Food Stamp Project: Day 3

November 29th

Spaghetti squash -- it's what's for dinner

Last night’s dinner: spaghetti squash & sauce.

It’s only day 3 and I’ve spent too much money. I’m slightly hungry and slightly light-headed. So, this is going swimmingly. I think the biggest problem with my planning (other than the aforementioned lack of budgeted caffeine) was I didn’t account for the fact I live a very active lifestyle and I’m only eating 1,000 calories a day.
Really. I entered my little menu into Sparkpeople and it came in at a cool 914 calories. Yikes. Considering yesterday I swam 45 minutes before work and then played ultimate frisbee for 2 hours after work, I’m a bit exhausted today. Truly the only reason this week is manageable and I’m not pulling my hair out (and then possibly looking at it as a snack) is that this is only lasting 5 days. I cannot imagine how people do this every single day, with children, riding a bus to work, working for minimum wage, dealing with unsafe housing, etc. Amanda made a good point that it is essentially a luxurious attitude to say I won’t shop at Wal-Mart. In truth, if I was in a bind financially and had kids, I’d shop wherever I could make my buck stretch the most.

pointed out another great aspect of hunger. Imagine the stress this causes in any home. I’ve heard this public health story, which very may be an urban legend, that goes something like this. In Phoenix, there is an elementary school in a particularly bad part of town. Parents must come in the school office to check their kids in and return in the afternoon to sign them out. It was decided by school staff that while students weren’t showing signs of starvation, they obviously weren’t getting enough to eat at home. They would come to school very early on Mondays to eat the school breakfast — in all likelihood because they weren’t getting enough to eat during the weekend. The school nurse began making peanut butter sandwiches and handing one to each parent who came in to the school to check his/her child out for the day. Within a year, the neighborhood had dramatically lower rates of domestic violence. When they later interviewed parents about what had changed in their households, many of the moms said they fed the kids the sandwich, or they ate part of it, or they gave it to their husbands. The husband, who was less cranky after getting something to eat, was less likely to hit his wife. The wife, who was less cranky, was less likely to hit the kid. The kid, who now had a snack, was better behaved.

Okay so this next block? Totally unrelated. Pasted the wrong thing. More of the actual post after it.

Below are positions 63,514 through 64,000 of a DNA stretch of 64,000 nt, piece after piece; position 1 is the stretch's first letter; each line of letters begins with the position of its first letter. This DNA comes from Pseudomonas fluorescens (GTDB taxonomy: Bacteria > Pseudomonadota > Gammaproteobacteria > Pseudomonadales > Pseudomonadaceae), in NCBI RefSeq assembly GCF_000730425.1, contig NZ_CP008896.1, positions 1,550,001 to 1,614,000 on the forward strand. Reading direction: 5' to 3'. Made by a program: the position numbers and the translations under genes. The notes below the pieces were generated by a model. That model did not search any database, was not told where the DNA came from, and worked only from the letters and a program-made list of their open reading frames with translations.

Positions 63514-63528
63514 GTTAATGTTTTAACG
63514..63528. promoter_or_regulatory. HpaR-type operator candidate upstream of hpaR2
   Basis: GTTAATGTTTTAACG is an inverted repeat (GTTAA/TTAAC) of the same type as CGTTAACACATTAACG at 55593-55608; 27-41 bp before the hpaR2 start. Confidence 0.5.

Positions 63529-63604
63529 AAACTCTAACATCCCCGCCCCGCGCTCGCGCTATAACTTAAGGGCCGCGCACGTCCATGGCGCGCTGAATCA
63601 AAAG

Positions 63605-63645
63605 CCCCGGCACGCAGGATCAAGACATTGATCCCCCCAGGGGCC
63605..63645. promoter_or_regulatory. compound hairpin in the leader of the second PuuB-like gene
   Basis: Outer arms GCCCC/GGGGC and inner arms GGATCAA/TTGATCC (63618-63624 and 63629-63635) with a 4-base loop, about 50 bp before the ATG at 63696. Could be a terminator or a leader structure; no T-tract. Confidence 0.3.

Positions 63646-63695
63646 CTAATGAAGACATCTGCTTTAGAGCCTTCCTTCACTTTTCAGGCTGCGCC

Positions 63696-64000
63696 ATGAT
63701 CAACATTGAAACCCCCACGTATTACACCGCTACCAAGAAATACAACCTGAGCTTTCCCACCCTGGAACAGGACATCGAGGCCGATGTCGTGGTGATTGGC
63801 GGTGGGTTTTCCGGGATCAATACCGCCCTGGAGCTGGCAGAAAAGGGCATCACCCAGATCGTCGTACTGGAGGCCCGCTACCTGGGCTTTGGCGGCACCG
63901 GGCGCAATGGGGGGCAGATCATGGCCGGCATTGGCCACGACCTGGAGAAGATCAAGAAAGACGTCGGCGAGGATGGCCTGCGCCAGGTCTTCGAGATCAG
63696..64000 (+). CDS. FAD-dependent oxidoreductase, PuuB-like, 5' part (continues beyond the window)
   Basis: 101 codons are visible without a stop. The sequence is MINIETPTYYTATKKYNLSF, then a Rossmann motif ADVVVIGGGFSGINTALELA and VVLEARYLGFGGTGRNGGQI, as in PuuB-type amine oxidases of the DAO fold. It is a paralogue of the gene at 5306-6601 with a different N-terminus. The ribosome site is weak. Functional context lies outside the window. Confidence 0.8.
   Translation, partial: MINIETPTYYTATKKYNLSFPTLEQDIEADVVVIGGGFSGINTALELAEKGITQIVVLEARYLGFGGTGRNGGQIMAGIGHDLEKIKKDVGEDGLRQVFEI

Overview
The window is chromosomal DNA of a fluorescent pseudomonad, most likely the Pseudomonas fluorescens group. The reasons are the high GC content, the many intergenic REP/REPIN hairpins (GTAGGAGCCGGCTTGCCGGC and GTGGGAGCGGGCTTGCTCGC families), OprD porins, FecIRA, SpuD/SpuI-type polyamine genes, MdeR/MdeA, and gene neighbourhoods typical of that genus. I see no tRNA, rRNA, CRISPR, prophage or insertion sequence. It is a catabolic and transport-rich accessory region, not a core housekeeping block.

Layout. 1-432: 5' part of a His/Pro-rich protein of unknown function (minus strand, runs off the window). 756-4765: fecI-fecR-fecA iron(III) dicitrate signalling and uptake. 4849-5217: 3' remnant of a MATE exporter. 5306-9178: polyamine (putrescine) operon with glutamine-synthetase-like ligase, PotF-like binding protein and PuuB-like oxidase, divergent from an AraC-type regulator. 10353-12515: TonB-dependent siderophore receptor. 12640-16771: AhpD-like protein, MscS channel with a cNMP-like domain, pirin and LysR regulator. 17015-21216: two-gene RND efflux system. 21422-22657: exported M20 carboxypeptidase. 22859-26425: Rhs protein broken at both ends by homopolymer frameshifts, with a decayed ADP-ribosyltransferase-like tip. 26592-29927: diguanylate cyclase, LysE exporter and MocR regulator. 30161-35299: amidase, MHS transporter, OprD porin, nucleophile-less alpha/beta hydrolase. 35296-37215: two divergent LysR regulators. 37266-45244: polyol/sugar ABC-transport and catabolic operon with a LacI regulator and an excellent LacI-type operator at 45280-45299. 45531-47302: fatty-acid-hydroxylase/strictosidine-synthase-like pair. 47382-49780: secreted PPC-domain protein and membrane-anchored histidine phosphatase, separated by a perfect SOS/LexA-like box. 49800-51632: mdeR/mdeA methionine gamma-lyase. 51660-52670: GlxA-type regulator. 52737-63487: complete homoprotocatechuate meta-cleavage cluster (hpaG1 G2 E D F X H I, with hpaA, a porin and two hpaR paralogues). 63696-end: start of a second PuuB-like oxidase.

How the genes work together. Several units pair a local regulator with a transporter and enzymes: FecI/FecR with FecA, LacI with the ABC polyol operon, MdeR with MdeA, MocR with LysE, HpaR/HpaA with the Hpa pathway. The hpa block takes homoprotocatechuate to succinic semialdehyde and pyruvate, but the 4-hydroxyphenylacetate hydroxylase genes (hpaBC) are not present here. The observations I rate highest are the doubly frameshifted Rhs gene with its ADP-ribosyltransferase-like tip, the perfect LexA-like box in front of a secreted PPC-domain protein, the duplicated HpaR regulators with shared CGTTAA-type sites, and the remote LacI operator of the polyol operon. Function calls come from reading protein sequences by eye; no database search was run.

All from a peanut butter sandwich.


Posted in
Journal, Public Health
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25 Responses

  1. I’ve been reading your experiment since day one and haven’t posted, but I have to comment. I’ve never been a real activist (however my hubby & I do boycott Walmart and have for some time) or really an informed person about the world around me… I go to work, go home and worry about my petty life – your blog (which I’ve been reading for sometime now) has really opened my eyes to some things. Thank you and please keep it up! You are an inspiration; not that I’m out running or swimming or doing anything healthy yet, but maybe tomorrow 🙂 Seriously, thanks!